A Plea for Everyone to Change One Thing; Food and Ethics

A Plea for Everyone to Change One Thing; Food and Ethics

As part of our series of blogs on food, Jemma Beedie makes a plea for us to consider the ethics of what we eat and asks us all to consider changing one thing. 

 

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Last year I had a bit of an epiphany: for most of my life I had been eating, shopping and generally living my life without considering any of the ethics involved. I, along with most of the population of Britain, have bought many things from Primark. I’ve never been 100% sure that they can be treating workers fairly, but usually managed to push my doubts to the back of my mind in favour of a new £8 dress for a night out. I’ve eaten salmon a-plenty, though I’ve done the reading and I’m aware of the issues involved in eating both wild and farmed salmon, and I was a tuna fiend― since going vegetarian, many people have asked me how I can live without bacon, but in truth it’s the smell of a tuna-mayo sandwich that really gets me salivating.

All of a sudden, I found I couldn’t eat another beef burger. I was having trouble with the smell of pork. I felt awful standing in line with a new, un-needed pair of skinny jeans (and not just because, really, aren’t we past skinny jeans by now?). I started to do some reading.

Nearly a year later, I have gone almost-totally, nearly-completely vegan. Almond milk is delicious on home-made granola, avocados are a decadent base for a chocolate mousse, and I can whip up a really excellent vegan ricotta at a moment’s notice. I feel wonderful about the choices I am making about food and what goes in and on my body. The only real exception I make to vegan life is the occasional six-pack of eggs from the hens over the road. Those chicks are so free-range they’re often actually in my garden, terrorising my cat. I can see they’re happy, healthy and treated well, and I do love my scramble on a Sunday.

Reading and educating myself about the ethics involved in consumption has opened up a wider world to me. Speaking to friends always gives me food for thought, and some of those friends have been encouraged to think about their own choices. I have no problem if you keep eating meat but know where it comes from; drink as much milk as you want, but for goodness’ sake, know what’s going on behind the scenes.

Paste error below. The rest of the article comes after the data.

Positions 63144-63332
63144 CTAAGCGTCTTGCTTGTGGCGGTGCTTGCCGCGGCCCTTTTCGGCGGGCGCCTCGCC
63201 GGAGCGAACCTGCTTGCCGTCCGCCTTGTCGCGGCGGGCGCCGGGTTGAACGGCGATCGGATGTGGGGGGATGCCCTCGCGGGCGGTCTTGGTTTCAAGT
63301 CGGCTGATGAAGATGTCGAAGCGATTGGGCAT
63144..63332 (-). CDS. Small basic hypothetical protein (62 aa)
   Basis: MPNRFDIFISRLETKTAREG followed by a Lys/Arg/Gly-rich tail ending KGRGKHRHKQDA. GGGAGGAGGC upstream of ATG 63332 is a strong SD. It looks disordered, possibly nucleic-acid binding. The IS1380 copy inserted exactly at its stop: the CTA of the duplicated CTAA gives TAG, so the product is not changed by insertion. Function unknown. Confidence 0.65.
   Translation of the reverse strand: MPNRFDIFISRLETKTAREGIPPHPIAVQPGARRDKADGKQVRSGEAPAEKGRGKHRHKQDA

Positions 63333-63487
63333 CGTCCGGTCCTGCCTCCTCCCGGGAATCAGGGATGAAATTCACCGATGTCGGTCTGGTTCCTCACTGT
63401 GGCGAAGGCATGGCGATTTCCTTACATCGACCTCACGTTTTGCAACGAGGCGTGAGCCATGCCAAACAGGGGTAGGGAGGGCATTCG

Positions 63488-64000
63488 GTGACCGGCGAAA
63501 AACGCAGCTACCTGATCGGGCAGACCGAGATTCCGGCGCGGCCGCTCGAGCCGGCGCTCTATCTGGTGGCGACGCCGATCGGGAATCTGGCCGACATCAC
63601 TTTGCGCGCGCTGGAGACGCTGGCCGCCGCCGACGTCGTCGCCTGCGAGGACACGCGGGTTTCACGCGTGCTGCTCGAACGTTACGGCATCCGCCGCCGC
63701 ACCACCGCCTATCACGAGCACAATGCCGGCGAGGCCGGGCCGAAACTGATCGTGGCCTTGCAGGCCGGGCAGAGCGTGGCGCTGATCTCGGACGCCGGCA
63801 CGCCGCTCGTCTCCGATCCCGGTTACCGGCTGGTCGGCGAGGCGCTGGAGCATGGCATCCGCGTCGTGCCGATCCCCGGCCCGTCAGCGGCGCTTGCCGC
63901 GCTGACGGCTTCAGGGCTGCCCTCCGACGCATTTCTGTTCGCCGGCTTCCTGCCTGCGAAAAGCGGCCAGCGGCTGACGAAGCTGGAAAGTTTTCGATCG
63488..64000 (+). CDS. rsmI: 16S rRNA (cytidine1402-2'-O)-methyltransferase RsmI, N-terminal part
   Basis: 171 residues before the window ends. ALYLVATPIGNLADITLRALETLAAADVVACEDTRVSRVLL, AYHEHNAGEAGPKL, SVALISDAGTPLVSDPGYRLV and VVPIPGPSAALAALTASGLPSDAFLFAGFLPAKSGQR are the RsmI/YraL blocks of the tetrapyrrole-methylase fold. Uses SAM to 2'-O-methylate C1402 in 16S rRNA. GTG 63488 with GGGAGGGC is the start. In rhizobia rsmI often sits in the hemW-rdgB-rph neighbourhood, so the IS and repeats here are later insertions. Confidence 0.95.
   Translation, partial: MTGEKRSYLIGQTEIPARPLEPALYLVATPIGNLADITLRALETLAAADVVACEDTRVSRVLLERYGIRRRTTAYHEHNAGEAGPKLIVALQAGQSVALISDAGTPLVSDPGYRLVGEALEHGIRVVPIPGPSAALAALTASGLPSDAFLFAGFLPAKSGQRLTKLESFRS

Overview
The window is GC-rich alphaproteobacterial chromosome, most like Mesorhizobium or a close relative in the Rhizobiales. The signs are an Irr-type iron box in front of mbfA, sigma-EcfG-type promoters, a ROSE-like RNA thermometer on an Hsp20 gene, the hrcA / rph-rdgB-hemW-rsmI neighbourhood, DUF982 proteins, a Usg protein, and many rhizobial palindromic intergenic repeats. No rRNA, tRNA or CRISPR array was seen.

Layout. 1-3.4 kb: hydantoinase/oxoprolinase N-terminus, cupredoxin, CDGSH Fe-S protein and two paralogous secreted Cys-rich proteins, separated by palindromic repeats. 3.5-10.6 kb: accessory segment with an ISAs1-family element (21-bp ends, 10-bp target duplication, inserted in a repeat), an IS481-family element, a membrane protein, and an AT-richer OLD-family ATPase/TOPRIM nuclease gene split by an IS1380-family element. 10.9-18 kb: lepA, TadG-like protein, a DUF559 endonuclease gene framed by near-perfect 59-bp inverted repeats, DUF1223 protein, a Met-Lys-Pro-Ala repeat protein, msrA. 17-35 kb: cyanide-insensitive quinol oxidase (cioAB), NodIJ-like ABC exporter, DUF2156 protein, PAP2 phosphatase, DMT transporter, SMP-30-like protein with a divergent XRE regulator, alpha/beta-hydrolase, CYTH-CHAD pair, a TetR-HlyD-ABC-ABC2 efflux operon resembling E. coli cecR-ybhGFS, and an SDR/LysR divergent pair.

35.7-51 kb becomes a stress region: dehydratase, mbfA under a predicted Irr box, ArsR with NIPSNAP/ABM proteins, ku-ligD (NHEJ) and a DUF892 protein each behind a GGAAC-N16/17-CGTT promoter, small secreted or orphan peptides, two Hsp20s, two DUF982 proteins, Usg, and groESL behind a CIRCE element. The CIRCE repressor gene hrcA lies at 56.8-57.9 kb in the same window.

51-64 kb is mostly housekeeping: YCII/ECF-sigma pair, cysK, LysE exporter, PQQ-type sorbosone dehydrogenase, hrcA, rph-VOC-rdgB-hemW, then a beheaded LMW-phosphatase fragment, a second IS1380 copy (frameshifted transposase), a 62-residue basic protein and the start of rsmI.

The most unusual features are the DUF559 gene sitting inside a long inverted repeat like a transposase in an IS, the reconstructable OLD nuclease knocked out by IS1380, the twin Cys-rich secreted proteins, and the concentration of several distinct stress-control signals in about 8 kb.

In Scotland, we’re lucky. It’s trendy to eat locally and sustainably, and it is one of the best things you can do for the environment. Farmers’ markets are to be found in all the big cities and you can pick up interesting, beautiful tomatoes, fresh free-range eggs and, yes, of course, ever-ubiquitous kale (I live for the day kale-mania comes to an end). However, farmers’ markets can be expensive, and you’ve got to plan to get up and go along at the right time. It takes effort. It is so easy to whizz into Tesco at 7pm on the way home and pick up another litre of £1 milk, another pack of ‘cage free’ eggs for 70p. It’s so easy to shove doubts to the back of the mind. You know that if the eggs are 70p the production costs have been kept as low as possible and those chickens are miserable. You know that if milk costs £1 the farmer has not received enough from the sale to break even, let alone improve living conditions for his herd.

So, I make a plea: make just one change. Think about which ethical issues are most important to you: the environmental impact of intensive farming; workers being paid an un-fair wage in foreign countries, or here at home; animal testing for non-medical products. Make just one change: eat less red meat; buy clothes from charity shops or, better yet, wear fashion from Scottish designers; look for the leaping bunny symbol on cosmetics and toiletries.

A topic that unites us is that of Scottish Independence. I know I was rooting for a fairer, kinder government (not that it would be hard, considering our current over-lords). In my opinion there are still plenty of ways for us to work towards that society even before we get the chance of a second referendum; thinking hard about the choices we make and what our own individual ethics dictate is an excellent way to make that start.  

 

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  • commented 2015-08-20 19:57:07 +0100
    you raise many interesting valid points however eating avacados and living in Scotland don’t sit well together. Their carbon footprint is terrible and they are artificially ripened with chemicals. If trying to live ethically I would avoid.